So too with the film’s portrayal of queerness. The question of queerness in rural areas is always a difficult one, as queer people are often silent in the face of the small, gossipy, and often homophobic and transphobic populations that surround them. It often seems that many people can hardly imagine a vision of small-town America that includes queer people, residents of those small towns included. “Gummo” strives to locate queerness in its film in the same way that it does everything else, portraying it as variously awkward, sadistic, confused, hidden, proud, and beautiful.
There’s the scene featuring a too-drunk Harmony Korine trying to simultaneously flirt with, kiss, and trauma dump to a man (played by Bryant Crenshaw) sitting with him on a couch, accusing him of lying about being gay when he, understandably, doesn’t reciprocate. This is the silliest of the film’s queer scenes but certainly in step with the rest of them thematically. In another scene, one of the movie’s most compelling, Solomon and Tummler discuss Tummler’s sibling who has moved to a city and come out as trans. Tummler is obviously unhappy with his sibling’s choices, but Solomon asks him if she’s pretty, and Tummler guesses that she is at least “pretty enough to have a boyfriend.”
And then there’s Jarrod. The primary conflict of Tummler and Solomon’s narrative is that they find that Jarrod, another local kid, has been killing cats too, reducing the supply available for the pair to kill. Tummler and Solomon enjoy shooting cats, tying them up and flaying them, and burning them in barrels. They find that Jarrod instead just leaves poison out for them, leaving their carcasses where they lie for unexplained reasons. But he still kills cats. When Tummler and Solomon break into Jarrod’s house (and take his grandmother off life support), they find hidden Polaroids of Jarrod wearing lipstick and dresses. Not much is made of them. They’re shown on screen for a few seconds, and the film moves on. Tummler and Solomon are unable to understand queerness as anything other than a big-city pastime and yet here they are, looking at pictures of a hometown queer — and Jarrod kills cats, too.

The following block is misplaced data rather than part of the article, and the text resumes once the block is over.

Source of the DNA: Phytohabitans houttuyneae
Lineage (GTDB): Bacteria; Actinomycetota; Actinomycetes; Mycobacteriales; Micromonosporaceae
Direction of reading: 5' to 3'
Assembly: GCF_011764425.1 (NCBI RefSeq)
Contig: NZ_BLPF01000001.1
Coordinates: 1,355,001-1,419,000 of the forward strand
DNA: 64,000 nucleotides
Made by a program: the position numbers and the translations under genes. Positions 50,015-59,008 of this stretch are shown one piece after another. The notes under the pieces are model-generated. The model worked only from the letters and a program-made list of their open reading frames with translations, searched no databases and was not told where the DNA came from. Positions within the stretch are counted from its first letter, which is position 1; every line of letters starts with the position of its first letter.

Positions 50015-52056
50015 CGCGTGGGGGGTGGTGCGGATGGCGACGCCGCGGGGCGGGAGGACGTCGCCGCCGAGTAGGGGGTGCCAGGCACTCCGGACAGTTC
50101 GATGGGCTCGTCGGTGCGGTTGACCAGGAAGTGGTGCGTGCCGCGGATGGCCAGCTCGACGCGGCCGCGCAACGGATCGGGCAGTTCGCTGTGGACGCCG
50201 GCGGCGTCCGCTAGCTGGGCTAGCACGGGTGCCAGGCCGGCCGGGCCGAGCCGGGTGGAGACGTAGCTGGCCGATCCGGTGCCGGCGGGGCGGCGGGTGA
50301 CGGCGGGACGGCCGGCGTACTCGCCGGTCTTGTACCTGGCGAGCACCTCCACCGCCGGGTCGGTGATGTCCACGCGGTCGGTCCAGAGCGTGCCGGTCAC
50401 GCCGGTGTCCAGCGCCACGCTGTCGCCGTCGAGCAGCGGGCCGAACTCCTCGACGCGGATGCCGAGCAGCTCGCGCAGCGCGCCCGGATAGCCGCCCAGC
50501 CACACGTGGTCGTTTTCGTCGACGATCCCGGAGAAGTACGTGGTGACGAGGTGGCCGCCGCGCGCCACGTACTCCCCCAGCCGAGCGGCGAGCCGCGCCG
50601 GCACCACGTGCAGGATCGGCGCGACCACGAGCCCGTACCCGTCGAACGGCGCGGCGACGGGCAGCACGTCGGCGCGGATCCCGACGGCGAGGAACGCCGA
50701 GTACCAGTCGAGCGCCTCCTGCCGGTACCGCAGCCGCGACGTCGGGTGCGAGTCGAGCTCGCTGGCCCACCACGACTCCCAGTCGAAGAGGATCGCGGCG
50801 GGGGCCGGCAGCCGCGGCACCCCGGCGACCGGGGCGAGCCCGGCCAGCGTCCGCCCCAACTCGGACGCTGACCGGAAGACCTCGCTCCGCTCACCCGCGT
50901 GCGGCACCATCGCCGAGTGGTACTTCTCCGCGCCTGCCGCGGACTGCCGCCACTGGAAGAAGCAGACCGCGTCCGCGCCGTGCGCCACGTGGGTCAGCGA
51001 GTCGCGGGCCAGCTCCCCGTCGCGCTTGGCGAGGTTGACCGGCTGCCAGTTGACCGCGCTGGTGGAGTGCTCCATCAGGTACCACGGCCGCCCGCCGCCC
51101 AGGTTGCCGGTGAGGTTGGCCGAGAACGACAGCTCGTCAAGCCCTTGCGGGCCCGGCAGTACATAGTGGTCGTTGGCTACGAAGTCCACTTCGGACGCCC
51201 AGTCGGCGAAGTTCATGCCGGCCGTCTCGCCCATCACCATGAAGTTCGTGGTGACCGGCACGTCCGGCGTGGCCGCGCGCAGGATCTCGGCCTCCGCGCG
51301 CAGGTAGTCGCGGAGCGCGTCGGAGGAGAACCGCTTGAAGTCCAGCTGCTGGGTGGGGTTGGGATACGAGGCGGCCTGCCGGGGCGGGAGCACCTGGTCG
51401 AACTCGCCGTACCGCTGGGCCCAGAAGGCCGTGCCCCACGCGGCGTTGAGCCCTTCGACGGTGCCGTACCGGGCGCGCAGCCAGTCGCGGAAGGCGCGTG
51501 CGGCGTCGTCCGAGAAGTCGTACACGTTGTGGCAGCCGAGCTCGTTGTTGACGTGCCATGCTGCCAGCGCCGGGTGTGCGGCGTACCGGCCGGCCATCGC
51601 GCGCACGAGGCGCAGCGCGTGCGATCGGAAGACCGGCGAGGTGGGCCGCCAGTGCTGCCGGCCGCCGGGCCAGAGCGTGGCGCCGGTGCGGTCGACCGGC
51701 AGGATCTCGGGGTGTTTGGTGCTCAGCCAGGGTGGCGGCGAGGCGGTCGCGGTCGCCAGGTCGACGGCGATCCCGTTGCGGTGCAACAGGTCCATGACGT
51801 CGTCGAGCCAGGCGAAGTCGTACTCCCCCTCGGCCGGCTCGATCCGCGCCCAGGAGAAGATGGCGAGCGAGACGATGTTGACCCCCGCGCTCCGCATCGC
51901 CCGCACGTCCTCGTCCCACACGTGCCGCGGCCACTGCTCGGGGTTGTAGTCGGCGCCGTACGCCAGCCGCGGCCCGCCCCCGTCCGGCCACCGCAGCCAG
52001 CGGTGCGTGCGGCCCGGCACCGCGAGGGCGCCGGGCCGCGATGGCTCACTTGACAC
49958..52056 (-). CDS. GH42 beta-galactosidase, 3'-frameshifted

Is it appropriate that “Gummo” is remembered as a weird film with a spaghetti scene instead of as an attempt at an all-encompassing political statement cast in microcosm in rural Ohio? Maybe not, but it’s hard to blame any viewer for choosing to focus on the parts of the movie that are genuinely inspired. “Gummo” aims high, and visually, it’s a success, but it unfortunately lacks much of the tact and chops to make good on its more thematic ambitions.
Author: Laila Alderson (She/Her)
Copy Editors: JQ Shearin (She/Her), Bella (She/They)